Love Our National Parks? Your Summer Road Trip Can Help Save Them

National Parks are under siege - from garbage. In 2016, Subaru used their zero landfill initiative plan to help three pilot parks reduce waste. Let's see how it's working.

National Parks
Join Subaru to help save National Parks like Arches in Utah. Photo: Terri Marshall for AGirlsGuidetoCars

Subaru is committed to saving our National Parks

More than 312 million visits were recorded at national parks in 2022, which is a wonderful number, but not when it comes to protecting our parks from ecological damage. Specifically, we are talking trash – all the garbage that we leave behind after our visit to the parks. At Yosemite, Grand Teton and Denali, the parks’ collective 7 million visitors deposited 16.6 million pounds of waste in 2 015. 

This is a heavy tax to pay for all the delicate ecological systems adjacent to the waste dumps that the parks utilize. There was concern that these dumps would need to expand their square footage as more people visit and deposit even more waste in each park. Subaru became concerned too, and the very next year, the car company brought its Zero Landfill initiative to these three national parks in a pilot program to see how it would impact the landscapes. 

National Parks

Subaru has a history of supporting the National Parks with donations of Outbacks for park rangers. Photo: NPS

Showing love to National Parks by reducing waste

Subaru, the car brand that has adopted ‘love’ as its marketing message has a firm commitment to saving America’s National ParksAfter integrating the pilot program, each park has adopted individual strategies and initiatives to further its goals.

At Yosemite, a broad campaign to protect wildlife as well as the environment has been executed. The park has bulked up on its recycling infrastructure and now offers an expanded variety of recycling containers that allow guests to sort anything from biodegradable tableware to bear repellent. Recommendations to all visitors to bring refillable and rechargeable items to reduce the amount of trash are also having a positive impact.

At Grand Teton, it was determined that 40% of the park’s waste is compostable. A compost pilot program was installed in 2021 in conjunction with the opening of Teton County’s first composting facility. Their goal is to divert 60% of all incoming waste in the park by 2030. In 2021, that percentage was sitting right around 40%, so they are well on their way.

Finally, at Denali, composting, recycling and engagement are the name of the game. They’ve created a hashtag named #DontFeedtheLandfill, and have diligently worked to reduce the 321 tons of park garbage sent to the landfill in 2016 to 182 tons in 2019. And prior to composting, food waste was 40% of the waste sent to the landfill. In 2020, 1,058 pounds of usable compost was made available to park staff for gardening. 

Bringing zero landfill expertise to our national treasures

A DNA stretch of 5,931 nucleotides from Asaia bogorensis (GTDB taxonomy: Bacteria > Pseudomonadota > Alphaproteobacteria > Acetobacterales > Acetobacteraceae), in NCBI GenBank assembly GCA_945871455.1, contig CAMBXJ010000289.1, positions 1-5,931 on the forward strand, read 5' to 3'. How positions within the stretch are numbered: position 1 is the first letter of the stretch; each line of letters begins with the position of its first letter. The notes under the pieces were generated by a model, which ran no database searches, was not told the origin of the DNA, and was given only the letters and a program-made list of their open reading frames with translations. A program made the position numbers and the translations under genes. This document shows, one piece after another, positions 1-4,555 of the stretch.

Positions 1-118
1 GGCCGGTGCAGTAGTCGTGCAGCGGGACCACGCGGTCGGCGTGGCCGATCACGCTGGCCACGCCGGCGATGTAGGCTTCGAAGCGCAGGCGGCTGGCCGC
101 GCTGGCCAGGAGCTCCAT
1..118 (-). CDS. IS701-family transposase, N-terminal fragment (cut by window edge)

In 2000, Subaru engineered a program to recycle all its assembly plant waste; by 2005 the Zero Landfill program had the company recycling 99.99% of waste generated at its plants, as well as implementing other sustainability initiatives. The initiative was affected by understanding how to ‘stream’ waste by sorting, repurposing, and proper disposal. In addition to designated collection bins, the company maintains an education, collection and sorting process that keeps the stream moving.

National Parks

Recycling bins at a Subaru plant. Photo: Subaru

Digging through garbage to better understand the issues

For the National Parks pilot program, the goal was to understand what visitors brought to the parks, what was discarded, how to create disposal streams and to engage park visitors to carry most waste out themselves.

Subaru started by paying people to dig through the garbage and find out what people threw away. According to Subaru’s Michael McHale, the biggest challenges are plastic and glass bottles, which made up half of the waste Subaru discovered. Natural and organic food waste is an issue, too, as is the waste that concessioners are responsible for. Subaru recommended a focus on messaging, packaging solutions and sorting as ways to help park managers, visitors and concessioners leave nothing but a beautiful vista in their wakes.

National Parks

The National Parks Adventure IMAX movie is a great way to experience 40 parks in an afternoon.

Can’t visit a park this summer? Subaru’s got ya there, too

For those of us who won’t be able to make a visit to these three National Parks — or any of the other stunning natural parks — Subaru partnered with film maker Greg MacGillivray and MacGillivray Freeman films to produce National Parks Adventure, an IMAX movie. Narrated by Robert Redford and shot in 40 national parks, the movie lets you soar above the peaks, dazzle under the stars and hang from massive icicles, all while you snack on popcorn and sip a cool beverage from the comfort of your favorite chair. Just be sure to carry out those containers and dispose of them properly when you leave.

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Journalist, entrepreneur and mom. Expertise includes new cars, family cars, 3-row SUVs, child passenger car seats and automotive careers... More about Scotty Reiss